Defaults Rise as China TapersNatalia Gurushina, Chief Economist, Emerging Markets Fixed Income StrategyApril 30, 2021
Is China’s post-pandemic recovery peaking or not? April’s activity gauges sent mixed signals. The official purchasing managers indices (PMIs)1 disappointed, but the Caixin manufacturing PMI—which has a larger share of private companies—accelerated more than expected. All PMIs, however, stayed well in expansion territory. The question now is what authorities are going to do policy-wise.
China had already started tightening. We can clearly see this in higher interbank rates and the slowing credit impulse. A certain level of policy accommodation is still being maintained, in the form of extended tax breaks for privately owned small companies, stable benchmark rates, and interbank rates that are still a bit lower than pre-COVID averages. This makes sense, given the virus’s resurgences both in China and abroad. But the overall direction is clear: large-scale financial support is “out” (commodity-exporting emerging markets might want to take note), and financial stability is “in”.
Interbank Rates Remain Below Pre-COVID Average
Source: Bloomberg. Data as of 4/30/2021.
And this brings us to the next question: Would authorities continue to have enough confidence to deal with moral hazard and allow more corporate defaults if future data releases confirm that the peak recovery is behind us? Defaults were rising steadily this year—both among onshore and offshore corporate issuers.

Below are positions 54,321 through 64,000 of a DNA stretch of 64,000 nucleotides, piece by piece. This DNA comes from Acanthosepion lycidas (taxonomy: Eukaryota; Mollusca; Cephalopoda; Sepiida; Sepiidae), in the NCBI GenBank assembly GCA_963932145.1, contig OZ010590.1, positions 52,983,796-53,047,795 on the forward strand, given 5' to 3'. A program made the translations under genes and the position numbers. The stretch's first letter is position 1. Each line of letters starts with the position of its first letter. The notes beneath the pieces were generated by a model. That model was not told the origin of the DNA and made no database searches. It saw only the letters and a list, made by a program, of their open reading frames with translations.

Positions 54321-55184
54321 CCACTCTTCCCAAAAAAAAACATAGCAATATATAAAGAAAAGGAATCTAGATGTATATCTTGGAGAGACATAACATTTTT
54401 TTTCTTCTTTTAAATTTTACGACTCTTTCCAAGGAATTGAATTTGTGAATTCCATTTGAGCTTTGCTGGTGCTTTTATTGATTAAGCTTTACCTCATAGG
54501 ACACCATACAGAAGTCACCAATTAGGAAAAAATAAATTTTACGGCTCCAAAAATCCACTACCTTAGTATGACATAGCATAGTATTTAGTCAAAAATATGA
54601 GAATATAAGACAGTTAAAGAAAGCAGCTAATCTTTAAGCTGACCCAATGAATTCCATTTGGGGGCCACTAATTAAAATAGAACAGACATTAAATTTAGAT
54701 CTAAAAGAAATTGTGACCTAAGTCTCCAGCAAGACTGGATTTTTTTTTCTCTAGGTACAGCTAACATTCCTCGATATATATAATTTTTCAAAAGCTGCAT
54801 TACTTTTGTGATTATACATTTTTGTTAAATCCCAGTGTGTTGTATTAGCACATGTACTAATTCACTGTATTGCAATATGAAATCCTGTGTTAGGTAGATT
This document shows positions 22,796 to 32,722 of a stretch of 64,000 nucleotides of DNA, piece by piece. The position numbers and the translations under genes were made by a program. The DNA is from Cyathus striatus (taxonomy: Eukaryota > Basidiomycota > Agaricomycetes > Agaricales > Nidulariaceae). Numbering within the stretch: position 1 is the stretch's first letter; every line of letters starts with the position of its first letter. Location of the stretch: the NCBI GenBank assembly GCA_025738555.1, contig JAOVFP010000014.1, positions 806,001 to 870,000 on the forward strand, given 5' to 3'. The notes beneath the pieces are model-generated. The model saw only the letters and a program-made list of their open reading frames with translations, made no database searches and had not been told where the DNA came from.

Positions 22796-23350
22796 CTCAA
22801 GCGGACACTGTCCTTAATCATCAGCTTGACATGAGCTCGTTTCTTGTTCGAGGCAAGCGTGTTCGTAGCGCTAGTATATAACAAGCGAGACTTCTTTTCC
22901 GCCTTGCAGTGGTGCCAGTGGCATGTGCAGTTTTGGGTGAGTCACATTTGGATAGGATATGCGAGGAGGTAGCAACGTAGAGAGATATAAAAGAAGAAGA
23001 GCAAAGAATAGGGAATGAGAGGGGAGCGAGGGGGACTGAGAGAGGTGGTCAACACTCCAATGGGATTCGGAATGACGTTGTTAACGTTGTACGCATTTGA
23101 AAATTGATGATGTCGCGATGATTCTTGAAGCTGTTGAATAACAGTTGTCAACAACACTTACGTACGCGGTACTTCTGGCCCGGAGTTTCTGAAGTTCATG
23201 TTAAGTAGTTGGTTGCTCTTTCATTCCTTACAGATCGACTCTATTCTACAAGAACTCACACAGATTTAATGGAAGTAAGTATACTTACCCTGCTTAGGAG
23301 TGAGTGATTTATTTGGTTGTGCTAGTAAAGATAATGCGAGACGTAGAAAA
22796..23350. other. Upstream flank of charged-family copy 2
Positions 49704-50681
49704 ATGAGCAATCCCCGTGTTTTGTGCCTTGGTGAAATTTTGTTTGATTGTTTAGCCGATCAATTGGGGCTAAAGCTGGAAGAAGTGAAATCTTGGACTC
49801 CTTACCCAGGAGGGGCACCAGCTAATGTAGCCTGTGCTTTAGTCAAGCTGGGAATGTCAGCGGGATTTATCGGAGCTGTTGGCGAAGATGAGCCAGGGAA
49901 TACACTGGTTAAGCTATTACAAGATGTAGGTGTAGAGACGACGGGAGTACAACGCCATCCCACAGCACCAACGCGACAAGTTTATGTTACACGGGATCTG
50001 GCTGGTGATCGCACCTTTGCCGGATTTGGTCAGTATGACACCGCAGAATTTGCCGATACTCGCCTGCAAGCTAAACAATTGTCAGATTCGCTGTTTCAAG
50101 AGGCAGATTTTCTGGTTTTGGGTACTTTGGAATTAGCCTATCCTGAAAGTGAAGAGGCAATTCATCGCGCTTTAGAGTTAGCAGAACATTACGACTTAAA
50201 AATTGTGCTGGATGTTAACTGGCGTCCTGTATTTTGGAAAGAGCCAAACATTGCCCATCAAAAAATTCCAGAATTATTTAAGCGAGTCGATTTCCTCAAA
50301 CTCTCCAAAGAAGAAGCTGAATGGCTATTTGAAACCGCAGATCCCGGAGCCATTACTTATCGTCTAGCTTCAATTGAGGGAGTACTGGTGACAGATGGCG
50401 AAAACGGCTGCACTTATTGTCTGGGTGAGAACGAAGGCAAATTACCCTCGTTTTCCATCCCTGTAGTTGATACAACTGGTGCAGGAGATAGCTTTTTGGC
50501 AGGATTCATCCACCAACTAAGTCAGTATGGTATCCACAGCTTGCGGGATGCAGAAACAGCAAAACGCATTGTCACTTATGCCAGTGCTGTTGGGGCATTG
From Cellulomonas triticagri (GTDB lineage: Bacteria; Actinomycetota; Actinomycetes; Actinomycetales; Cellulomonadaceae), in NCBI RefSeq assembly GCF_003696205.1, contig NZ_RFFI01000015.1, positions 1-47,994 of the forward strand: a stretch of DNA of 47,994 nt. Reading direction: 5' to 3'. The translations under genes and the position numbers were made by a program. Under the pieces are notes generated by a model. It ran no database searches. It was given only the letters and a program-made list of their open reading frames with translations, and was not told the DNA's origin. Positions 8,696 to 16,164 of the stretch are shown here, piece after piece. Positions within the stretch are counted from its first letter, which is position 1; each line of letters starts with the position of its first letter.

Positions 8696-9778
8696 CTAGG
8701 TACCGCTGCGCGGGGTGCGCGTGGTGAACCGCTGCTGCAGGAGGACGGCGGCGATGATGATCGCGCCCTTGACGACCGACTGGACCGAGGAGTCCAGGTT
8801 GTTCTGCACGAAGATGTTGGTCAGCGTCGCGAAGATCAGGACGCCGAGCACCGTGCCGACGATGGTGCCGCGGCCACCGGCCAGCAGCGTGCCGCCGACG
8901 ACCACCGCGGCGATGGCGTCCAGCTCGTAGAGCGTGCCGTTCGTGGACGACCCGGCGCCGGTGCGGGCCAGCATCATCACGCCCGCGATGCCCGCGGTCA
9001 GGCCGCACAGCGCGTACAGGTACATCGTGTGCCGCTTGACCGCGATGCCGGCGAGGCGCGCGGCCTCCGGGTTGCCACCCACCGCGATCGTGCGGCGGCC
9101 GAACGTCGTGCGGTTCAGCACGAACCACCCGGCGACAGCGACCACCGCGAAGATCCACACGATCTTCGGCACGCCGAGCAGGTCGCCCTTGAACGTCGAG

Corporate Defaults Are Rising
Source: Bloomberg. Data as of 4/23/2021.
What is interesting, however, is that corporate spreads did not widen as much as the 2018 corporate default episode would suggest—at least in Q1. If April’s uptick in spreads turns out to be a false alarm, this may be interpreted as a sign that the economy is mature enough to handle defaults without jeopardizing the stability of the system as a whole. We would also add that the default “universe” is not homogenous. There is a strong sectoral aspect, with more defaults among real estate and technology companies. There is also a regional component, with more corporate defaults in North China than in South China. We believe all these factors leave enough room for a tried and tested targeted approach—depending on the realities of the post-pandemic recovery in China and the rest of the world. Stay tuned!
Corporate Spreads Relatively Steady Despite Defaults
Source: UBS, Bloomberg. Data as of 4/23/2021.
DEFINITIONS AND DISCLOSURES
1Purchasing managers index (PMI) is an economic indicator derived from monthly surveys of private sector companies. A reading above 50 indicates expansion, and a reading below 50 indicates contraction. We believe PMIs are a better indicator of the health of the Chinese economy than the gross domestic product (GDP) number, which is politicized and is a composite in any case. The manufacturing and non-manufacturing, or service, PMIs have been separated in order to understand the different sectors of the economy. These days, we believe the manufacturing PMI is the number to watch for cyclicality.
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